# Is this an it-cleft with bare infinitive?

"Actually, we didn't get lost," the tall one says. "We ran away."
"Not running away so much as just stumbling onto this spot and deciding to stay put," the brawny one adds. "That's different from getting lost."
"Not just anybody can find this place," the tall soldier says. "But we did, and now you have too. It was a stroke of luck--for us, at least."
"If we hadn't found this spot, they would've shipped us overseas," the brawny one ex-plains. "Over there it was kill or be killed. That wasn't for us. I'm a farmer, originally, and my buddy here just graduated from college. Neither one of us wants to kill anybody. And being killed's even worse. Kind of obvious, I'd say."
"How 'bout you?" the tall one asks me. "Would you like to kill anybody, or be killed?"
(Kafka on the Shore, tr. by Philip Gabriel)

Why does the first phrase have bare infinitive? (If the first be an it-cleft, CGEL says the type is normally inadmissible (p.1422), and Bas Aarts also says in his book to infinitives are allowable not in it-cleft but only in pseudo-cleft.)

The first phrase is not an it-cleft, which is clear from the complete lack of a subordinating clause. An it-cleft is it + be + X[usually NP] + subordinate clause

it + was + the fall from the cliff + that killed him

Note that an it-cleft does not have a to-infinitive.

kill or be killed is an idiomatic phrase, a single lexical unit sometimes called a Siamese Twin, that describes a situation. The first phrase is actually a simple declarative sentence "It was X" describing a situation or state.

It was crowded

It was dangerous

It was noisy

It was do or die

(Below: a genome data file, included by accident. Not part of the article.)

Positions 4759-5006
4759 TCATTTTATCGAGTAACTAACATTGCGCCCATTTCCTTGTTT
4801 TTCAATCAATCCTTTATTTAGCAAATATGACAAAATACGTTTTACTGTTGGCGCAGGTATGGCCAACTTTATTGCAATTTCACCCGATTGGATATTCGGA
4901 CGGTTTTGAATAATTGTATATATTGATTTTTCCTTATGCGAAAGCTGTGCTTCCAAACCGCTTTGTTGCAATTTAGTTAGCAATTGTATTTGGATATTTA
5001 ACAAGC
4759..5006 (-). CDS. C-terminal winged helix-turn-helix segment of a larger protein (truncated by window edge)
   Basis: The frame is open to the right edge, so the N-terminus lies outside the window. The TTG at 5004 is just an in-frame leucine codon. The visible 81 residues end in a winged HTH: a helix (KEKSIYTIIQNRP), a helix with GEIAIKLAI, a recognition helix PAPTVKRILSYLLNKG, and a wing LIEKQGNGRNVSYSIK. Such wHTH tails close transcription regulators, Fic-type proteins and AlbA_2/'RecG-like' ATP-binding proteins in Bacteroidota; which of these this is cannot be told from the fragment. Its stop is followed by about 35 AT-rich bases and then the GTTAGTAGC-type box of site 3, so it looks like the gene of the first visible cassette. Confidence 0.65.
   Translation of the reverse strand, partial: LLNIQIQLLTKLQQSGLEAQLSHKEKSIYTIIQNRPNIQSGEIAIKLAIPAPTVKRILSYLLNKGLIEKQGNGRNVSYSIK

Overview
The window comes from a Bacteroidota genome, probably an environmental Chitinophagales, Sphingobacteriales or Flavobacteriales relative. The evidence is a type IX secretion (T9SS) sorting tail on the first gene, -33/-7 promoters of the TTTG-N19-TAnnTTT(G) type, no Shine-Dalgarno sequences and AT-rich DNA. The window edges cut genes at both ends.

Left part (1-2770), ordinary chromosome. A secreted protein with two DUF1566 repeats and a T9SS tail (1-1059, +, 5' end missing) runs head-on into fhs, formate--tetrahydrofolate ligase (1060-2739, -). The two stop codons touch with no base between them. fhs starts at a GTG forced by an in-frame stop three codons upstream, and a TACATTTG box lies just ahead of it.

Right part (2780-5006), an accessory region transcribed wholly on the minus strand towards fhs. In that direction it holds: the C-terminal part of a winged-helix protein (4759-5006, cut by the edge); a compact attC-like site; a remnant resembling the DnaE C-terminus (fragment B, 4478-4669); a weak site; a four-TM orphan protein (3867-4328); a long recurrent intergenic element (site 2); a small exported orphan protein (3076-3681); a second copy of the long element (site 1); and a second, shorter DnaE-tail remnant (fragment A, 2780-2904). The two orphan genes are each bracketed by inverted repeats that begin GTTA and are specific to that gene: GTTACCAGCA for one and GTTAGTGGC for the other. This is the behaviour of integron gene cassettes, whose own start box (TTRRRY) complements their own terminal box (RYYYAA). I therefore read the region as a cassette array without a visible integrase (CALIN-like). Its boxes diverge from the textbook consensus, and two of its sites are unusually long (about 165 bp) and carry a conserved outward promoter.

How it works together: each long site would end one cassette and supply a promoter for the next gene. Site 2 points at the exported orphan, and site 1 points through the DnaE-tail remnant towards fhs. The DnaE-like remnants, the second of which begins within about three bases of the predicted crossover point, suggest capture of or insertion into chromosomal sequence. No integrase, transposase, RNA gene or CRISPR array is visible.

It was kill or be killed

The second phrase is part of a question, asking "Would you like to X?" As it is asking about a like, it has a to-infinitive.

Would you like to eat?

Would you like to sleep?

Would you like to kill?

To-infinitives are commonly used when talking about thoughts or feelings:

He chose/wanted/decided/liked/hated/expected/hoped/etc to shoot his enemy

• and a play on the set phrase used earlier – mplungjan Sep 19 '13 at 7:30
• Excellent answer. OP's library sounds impressive too. I'd just throw in 'It was time to go' as an apparent counterexample - I suppose 'time to go' is unitary (X rather than X + to-infinitive). – Edwin Ashworth Sep 19 '13 at 8:46

“Kill or be killed” is a set phrase and could easily be set off with quotes or italicised in that passage.

Dictionarist.com has:

kill or be killed
one must protect oneself, it is preferable to kill someone instead of allowing them to kill you

The brawny one explained that over there, they either had to kill someone or be killed themselves.

Grammatically, although kill is uninflected in the set phrase it’s probably better parsed as imperative than infinitive.

An “it-cleft” sentence starts with it and presents two pieces of information which could be presented in a single clause.

It was her mother who did the washing
Her mother did the washing

“It was ‘kill or be killed’” is not such a construction.